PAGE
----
Sunday, May 10, 2020

‘The 1619 Project’ Tells a False Story About Capitalism

Nikole Hannah-Jones
Remarkably,  the New York Times magazine’s Nikole Hannah-Jones, creator of “The 1619 Project,” was awarded a Pulitzer Prize won in the category of Commentary.

The World Socialist Web Site theorizes on what might have occurred behind the scenes:
The “Commentary” prize is a major comedown for the New York Times, which staked to this racialist “reframing” of American history immense editorial resources, untold millions of dollars, and its credibility as the self-proclaimed “newspaper of record.” The Pulitzer Prize committee took no specific notice of the 1619 Project itself. Given the cost of the 1619 Project, winning the prize for Commentary is akin to a Hollywood multi-million-dollar blockbuster winning the Oscar for nothing more than best makeup.
The Pulitzer went only to Hannah-Jones, and not to the Times or the 1619 Project, which was released on August 13, 2019, amidst an unprecedented publicity blitz, to coincide with the 400th anniversary of the arrival of the first slaves in colonial Virginia. The initial glossy magazine was over 100 pages long and included ten essays, a photo essay, and poems and fiction by 16 more writers. It has been followed by podcasts, a lecture tour, school lesson plans, and even a commercial run during the Academy Awards. The 1619 Project was a massive institutional enterprise. But what the New York Times wound up with was nothing more than an individual award for Commentary. This is certainly the most expensive consolation prize in the history of the Pulitzers.
In a departure for the Commentary Award, Hannah-Jones won only for her single essay titled, “Our democracy’s founding ideals were false when they were written. Black Americans have fought to make them true.” One cannot help but suspect that the Times brought considerable pressure to bear to eke out this minimal recognition of the 1619 Project’s existence...
The Pulitzer board cited Hannah-Jones for her “sweeping, deeply reported and personal essay” (emphasis added). The word choice is revealing and damning. The Board did not evaluate her essay, which defined the content of the 1619 Project, as rising to the level of a history. 
But even this "best makeup" award will be used to promote the big lie about slavery and capitalism.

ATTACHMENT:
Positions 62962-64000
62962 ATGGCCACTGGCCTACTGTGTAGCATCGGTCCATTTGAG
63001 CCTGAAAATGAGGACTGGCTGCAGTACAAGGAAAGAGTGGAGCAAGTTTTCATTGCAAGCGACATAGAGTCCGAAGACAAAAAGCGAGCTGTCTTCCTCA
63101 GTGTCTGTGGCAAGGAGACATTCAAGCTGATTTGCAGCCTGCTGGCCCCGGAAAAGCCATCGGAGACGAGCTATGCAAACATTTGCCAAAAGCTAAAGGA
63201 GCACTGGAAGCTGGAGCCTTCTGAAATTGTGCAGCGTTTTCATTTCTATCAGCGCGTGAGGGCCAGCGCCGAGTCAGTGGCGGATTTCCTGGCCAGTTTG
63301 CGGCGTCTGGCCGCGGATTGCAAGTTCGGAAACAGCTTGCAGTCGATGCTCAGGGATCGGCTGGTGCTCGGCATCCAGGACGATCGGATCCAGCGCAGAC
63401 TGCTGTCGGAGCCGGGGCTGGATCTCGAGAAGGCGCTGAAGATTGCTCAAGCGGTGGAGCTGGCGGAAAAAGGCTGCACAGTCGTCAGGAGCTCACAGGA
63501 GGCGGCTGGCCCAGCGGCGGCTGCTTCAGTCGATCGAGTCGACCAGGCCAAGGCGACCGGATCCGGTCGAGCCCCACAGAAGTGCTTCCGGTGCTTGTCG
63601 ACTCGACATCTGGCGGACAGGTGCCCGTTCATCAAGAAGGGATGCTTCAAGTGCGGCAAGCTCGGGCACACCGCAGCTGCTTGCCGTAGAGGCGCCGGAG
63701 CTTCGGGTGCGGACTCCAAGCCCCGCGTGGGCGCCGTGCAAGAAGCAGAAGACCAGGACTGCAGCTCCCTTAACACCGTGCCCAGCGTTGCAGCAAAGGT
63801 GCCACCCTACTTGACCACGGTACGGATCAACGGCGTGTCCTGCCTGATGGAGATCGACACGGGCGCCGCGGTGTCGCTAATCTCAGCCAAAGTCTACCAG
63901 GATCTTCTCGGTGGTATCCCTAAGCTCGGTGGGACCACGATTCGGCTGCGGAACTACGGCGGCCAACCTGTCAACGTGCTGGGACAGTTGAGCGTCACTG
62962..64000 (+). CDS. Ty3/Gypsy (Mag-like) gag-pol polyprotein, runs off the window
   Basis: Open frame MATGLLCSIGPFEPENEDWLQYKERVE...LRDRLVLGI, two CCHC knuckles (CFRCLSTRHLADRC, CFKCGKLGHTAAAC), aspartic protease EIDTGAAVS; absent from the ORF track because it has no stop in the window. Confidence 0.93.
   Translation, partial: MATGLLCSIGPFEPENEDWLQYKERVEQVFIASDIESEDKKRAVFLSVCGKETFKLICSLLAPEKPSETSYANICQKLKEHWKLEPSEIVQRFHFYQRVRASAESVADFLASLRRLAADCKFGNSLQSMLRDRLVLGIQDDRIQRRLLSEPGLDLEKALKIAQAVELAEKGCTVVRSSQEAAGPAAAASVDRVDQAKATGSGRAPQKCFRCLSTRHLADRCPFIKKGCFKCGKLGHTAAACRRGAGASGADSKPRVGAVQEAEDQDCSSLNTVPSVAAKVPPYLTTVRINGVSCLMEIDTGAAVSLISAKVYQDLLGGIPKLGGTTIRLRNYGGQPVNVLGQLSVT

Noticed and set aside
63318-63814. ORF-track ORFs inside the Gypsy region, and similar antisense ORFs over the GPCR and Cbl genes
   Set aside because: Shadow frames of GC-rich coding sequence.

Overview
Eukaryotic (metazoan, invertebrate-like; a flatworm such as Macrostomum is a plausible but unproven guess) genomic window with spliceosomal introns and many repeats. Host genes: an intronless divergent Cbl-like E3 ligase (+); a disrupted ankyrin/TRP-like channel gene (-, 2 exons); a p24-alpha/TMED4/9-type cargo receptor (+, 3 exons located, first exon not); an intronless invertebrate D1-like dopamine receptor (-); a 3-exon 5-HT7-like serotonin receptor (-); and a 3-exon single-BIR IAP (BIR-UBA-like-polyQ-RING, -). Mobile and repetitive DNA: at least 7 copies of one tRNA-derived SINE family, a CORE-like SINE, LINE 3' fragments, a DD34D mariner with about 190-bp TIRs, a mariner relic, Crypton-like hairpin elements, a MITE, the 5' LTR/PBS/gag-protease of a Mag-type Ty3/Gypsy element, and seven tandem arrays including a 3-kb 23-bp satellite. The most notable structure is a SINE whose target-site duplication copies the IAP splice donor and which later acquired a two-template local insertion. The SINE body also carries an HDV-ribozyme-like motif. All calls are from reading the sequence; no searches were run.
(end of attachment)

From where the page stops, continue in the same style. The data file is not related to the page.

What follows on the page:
Allen C. Guelzo, a senior research scholar at Princeton University, writes in The Wall Street Journal:
The awarding of a Pulitzer Prize for commentary to the New York Times magazine’s Nikole Hannah-Jones, creator of “The 1619 Project” will serve as an additional selling point as the Times and the Pulitzer Center (unaffiliated with the prize) seek to market their 1619 Project Curriculum. It’s hard not to see the prize as an attempt to deflect the criticisms the paper has taken from historians across the country...

The clinching refutation of the slavery-is-capitalism theory comes from the mouths of the slave owners themselves. They would have been aghast at the idea they were presiding over Yankee capitalism. Capitalism, complained slavery’s paladin, John C. Calhoun, “operated as one among the efficient causes of that great inequality of property which prevails in most European countries. No system can be more efficient to rear up a moneyed aristocracy. Its tendency is, to make the poor poorer, and the rich richer.”

The 1619 Project imagines Southern slaveholders were practicing “capitalism” simply because they made money. But slavery had been around since antiquity—long before anything resembling capitalism existed. And what the South saw in its plantations wasn’t capitalism but the opposite. Writing in 1854, the pro-slavery propagandist George Fitzhugh described slavery as “a beautiful example of communism, where each one receives not according to his labor, but according to his wants.”...

The 1619 Project can wave its Pulitzer as credibility insurance, but credibility isn’t the same as truth. Pulitzers have been handed out before—to the Times’s Walter Duranty and the Washington Post’s Janet Cooke—only to collapse under the weight of falsehood.

1 comment:

  1. The slavery of everyone is caused by the central bank. Having a central bank is part of the communist manifesto.

    So how long has the whole world been communist now?